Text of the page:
“The first stage in this undertaking will be to carry over the principle of montage into history. That is, to assemble large-scale constructions out of the smallest and most precisely cut components. Indeed to discover in the analysis of the small individual moment the crystal of the total event.”
--Walter Benjamin, “Convolute N,” Arcades Project
This work is an attempt at image-based historiography. Building on formal innovations in criticism practiced by Modernist cultural theorists such as Benjamin, Adorno, Kracauer, and Bloch, I have been developing methods of “image-based criticism”—what I'm calling “image criticism” following the one-word injunction delivered in one of Benjamin's scattered “theses” : Bilderkritik --i.e., criticism not of but through images. My work is shaped by another experimental form, the Denkbild, or “thought-image.” Denkbild is the name Benjamin gave to a series of short (largely still untranslated) critical fragments; it is the form he employs in One Way Street, the form Adorno adopts in Minima moralia. Adorno analyzes the form in an essay on One Way Street and defines the Denkbild as part thought, part language, part image, and part dream.
Important for this montage attempt at an image-history of the first decade of the 21st century is Benjamin's derivation of the term Denkbild from the Dutch word for emblem, that quintessential baroque hybrid of text and image, combining inscriptio, pictura, and subscriptio. On one level, this work is composed as an emblem, with the uppermost text serving as the inscriptio, or title, the main body of the work as the allegorical pictura, and the bottommost text as the exegetical subscriptio. This latter text consists in Benjamin’s famous conception of the “Angel of History” from his Theses on the Philosophy of History, in which he offers an allegorical reading of the drawing by Paul Klee in his personal collection. So on another level, this work consists in a Klebbild (collage) of Benjamin’s Denkbild of Klee’s Bild. In the spirit of Benjamin’s famous plan to produce a work consisting exclusively in quotations, this work undertakes an assemblage of found text and image that explores how the principle of montage may be extended to traditionally text-based fields of historiography, sociology, ethnography, cultural, social, and political criticism-- how montage, as a principle of composition and strategic presentation, can communicate scholarly research, conceptual and theoretical knowledge through images alone and without recourse to words. As Benjamin states of the Arcades Project: "The method is montage," “I need say nothing. Only show.”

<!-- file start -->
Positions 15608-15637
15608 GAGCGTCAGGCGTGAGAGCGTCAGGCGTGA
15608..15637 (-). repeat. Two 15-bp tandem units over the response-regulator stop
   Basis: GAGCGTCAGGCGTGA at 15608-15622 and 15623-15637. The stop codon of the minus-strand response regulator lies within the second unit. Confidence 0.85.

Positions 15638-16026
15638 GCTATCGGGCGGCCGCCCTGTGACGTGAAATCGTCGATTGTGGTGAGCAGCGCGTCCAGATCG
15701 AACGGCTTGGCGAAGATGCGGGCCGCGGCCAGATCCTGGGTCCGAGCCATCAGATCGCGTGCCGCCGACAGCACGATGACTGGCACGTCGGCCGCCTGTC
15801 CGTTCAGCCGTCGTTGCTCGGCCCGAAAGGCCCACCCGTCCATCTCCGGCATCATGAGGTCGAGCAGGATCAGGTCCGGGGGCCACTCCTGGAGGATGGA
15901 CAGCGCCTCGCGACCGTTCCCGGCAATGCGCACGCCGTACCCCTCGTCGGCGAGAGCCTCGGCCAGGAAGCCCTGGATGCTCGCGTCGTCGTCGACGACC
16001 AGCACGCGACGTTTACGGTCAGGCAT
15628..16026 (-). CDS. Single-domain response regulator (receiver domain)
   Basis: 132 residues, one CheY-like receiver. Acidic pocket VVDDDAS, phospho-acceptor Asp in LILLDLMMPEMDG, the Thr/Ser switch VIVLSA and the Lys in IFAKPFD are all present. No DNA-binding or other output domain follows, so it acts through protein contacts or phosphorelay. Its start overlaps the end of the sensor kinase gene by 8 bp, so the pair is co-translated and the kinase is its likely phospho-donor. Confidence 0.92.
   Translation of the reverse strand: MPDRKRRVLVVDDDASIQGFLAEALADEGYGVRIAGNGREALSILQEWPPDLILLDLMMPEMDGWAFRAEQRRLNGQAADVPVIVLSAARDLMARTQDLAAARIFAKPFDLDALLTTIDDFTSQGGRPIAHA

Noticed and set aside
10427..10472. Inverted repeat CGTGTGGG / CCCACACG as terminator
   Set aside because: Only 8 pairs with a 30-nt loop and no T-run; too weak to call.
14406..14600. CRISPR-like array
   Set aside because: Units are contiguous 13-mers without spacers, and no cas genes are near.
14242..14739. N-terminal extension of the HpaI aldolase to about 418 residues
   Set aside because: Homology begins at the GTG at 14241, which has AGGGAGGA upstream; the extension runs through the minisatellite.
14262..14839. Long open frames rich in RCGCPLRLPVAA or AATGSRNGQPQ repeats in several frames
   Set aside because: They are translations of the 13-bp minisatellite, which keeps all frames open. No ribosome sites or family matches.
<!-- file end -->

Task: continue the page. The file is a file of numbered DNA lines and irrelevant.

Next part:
Materially, this work consists in hundreds of hand-cut images culled from Reuters photo archive that document historical events from September 11th, to the wars in Iraq, from the destruction of Jenin to Abu Graib, from G.W. Bush’s State of the Union Address, to Guantanamo, to Berlusconi’s victory celebration. Materials also include cut money, cut up theory books and newspapers, ink, black tea, and glue.
I present the collage with an accompanying map, and by using the grid overlay the viewer can pinpoint particular images or text and then consult the accompanying "legend" to identify the historical and textual events depicted in each of the images, or text fragments.